Shikoku RegionsMission in JapanMissionHome page
P 125, C 11
|With 1 church:||
|Church per pop.:||
|With no churches:||
|With 20,000 pop. & no churches:||
Ehime occupies the northwest region of Shikoku, facing the Inland Sea on the north and the Bungo Channel on the west. On the northeast are Kagawa and Tokushima prefectures, while its southeastern boundary touches Kochi at the Shikoku Mountain Chain. Its slender shape stretches 150 kilometers from northeast to southwest. Along the Inland Sea coastline, there are three major plains: Niihama, Imabari and Matsuyama. The Takanawa Peninsula lies between the Imabari and Matsuyama Plains. The Sata Cape is the tip of the Ishizuchi Mountain Chain, located in the west. The climate of the north is typical of the Inland Sea, while the south experiences the Pacific Ocean weather with heavy rainfall. Mt. Ishizuchi, Shikoku's highest peak, remains snow-capped till the end of April.
Although the agricultural industry is declining. Ehime still has more cultivated land and its gross product is higher than that of any other prefecture in Shikoku. The production of mikan (tangerines), ranks number one, supplying over 75% of the national production, and total fruit is the highest of the western prefectures. The fishery industry is healthy, with the highest haul in all of Shikoku. The ocean farming industry is also quite successful, accounting for 1/3 of the marine industry in the prefecture. Ehime is also a top producer of cultured sea bream and is the second highest producer of yellowtail tuna. The manufacturing industry has developed around the Niihama and Toyo districts.
Ehime is filled with ancient history. An example of this is that the Dogo Hot Spring in Matsuyama is mentioned in the Manyoshu, a collection of ancient poems known to be the oldest in the country. The climate is consistently mild and natural disasters are few. As a result the people of Ehime are said to be mild natured as symbolized by the name, Ehime, meaning "maiden." They are submissive to authority and tradition, emphatic on community issues, and yet very shy towards strangers.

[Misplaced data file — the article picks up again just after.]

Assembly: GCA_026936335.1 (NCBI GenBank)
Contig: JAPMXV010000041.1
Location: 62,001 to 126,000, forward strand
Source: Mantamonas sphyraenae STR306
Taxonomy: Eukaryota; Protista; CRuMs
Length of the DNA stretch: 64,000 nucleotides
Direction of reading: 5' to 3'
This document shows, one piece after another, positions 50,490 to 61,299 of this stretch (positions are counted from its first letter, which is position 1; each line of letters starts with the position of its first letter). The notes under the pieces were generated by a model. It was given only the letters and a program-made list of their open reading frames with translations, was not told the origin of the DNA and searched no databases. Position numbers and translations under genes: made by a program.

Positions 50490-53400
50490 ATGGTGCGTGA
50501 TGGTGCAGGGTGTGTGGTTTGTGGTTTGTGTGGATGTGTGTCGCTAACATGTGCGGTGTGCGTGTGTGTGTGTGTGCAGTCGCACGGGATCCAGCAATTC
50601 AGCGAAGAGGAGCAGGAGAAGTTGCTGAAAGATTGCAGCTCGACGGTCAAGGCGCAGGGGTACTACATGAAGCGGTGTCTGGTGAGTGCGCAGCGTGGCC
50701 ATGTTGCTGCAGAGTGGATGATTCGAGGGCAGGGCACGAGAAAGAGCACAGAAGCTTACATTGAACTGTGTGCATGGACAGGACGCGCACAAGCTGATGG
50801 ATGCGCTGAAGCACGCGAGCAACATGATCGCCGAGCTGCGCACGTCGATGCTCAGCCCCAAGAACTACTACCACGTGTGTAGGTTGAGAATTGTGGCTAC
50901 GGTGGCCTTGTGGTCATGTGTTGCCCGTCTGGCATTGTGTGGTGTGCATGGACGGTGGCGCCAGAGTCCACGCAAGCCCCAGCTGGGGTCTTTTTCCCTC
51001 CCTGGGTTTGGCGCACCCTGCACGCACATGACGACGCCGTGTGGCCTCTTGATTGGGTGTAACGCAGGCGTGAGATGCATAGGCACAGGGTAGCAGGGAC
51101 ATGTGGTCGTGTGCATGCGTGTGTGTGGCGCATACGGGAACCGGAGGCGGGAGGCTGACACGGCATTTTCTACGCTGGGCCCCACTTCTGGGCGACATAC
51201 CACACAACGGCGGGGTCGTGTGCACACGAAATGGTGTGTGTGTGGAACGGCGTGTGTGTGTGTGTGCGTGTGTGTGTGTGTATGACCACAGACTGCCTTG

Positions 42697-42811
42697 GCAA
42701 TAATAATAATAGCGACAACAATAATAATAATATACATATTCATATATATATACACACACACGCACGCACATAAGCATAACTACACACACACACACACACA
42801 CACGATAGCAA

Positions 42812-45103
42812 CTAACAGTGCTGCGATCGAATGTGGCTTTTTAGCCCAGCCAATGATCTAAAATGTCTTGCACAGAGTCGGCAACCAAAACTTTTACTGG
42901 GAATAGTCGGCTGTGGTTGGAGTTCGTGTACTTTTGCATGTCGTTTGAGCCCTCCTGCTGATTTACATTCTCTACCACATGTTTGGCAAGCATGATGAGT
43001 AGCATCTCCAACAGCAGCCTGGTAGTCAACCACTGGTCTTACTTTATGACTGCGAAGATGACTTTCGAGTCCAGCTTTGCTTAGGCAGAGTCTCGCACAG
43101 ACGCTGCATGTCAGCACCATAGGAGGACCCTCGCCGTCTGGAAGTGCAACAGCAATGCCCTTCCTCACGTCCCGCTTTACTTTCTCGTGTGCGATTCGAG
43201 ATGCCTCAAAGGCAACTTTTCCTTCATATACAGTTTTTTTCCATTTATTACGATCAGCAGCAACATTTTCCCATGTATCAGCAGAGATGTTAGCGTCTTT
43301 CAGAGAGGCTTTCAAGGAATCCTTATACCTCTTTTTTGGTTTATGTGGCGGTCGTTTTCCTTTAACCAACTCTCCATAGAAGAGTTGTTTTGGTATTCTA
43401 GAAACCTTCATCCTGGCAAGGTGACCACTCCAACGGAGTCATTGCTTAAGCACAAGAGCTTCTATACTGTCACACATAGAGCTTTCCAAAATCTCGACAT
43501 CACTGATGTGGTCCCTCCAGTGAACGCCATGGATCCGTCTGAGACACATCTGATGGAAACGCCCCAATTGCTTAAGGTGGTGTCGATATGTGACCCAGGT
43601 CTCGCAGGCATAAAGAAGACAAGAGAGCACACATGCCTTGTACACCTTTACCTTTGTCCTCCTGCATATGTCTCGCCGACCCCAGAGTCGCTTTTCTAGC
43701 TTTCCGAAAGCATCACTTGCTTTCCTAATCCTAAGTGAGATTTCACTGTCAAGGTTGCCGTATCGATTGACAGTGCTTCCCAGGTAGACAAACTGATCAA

Since many Ehime temples are included in the Shikoku Pilgrimage, there is no lack of interest in religion. However, it is rather surprising to find them open to other religions, since they are known to emphasize tradition and submission to authority. Ehime has one of the highest percentages of church attendance in all of Kinki, Chugoku, and Shikoku districts. Protestant missionaries first came to Shikoku in the early Meiji era, and the island's first church was started in Imabari in 1878. A mission school and churches from various denominations were established early in Matsuyaina.
The fact that the very first Protestant church in Shikoku was established here, along with certain historical and sociological influences should give us hope for the future of the church here. Matsuyama has hosted the All-Shikoku Christian Retreat and leaders from there still provide the impetus for its continuation. While Ehime, as a whole, is experiencing a population decrease, seven out of the 12 cities in the prefecture are growing. This population trend should influence future evangelistic planning.
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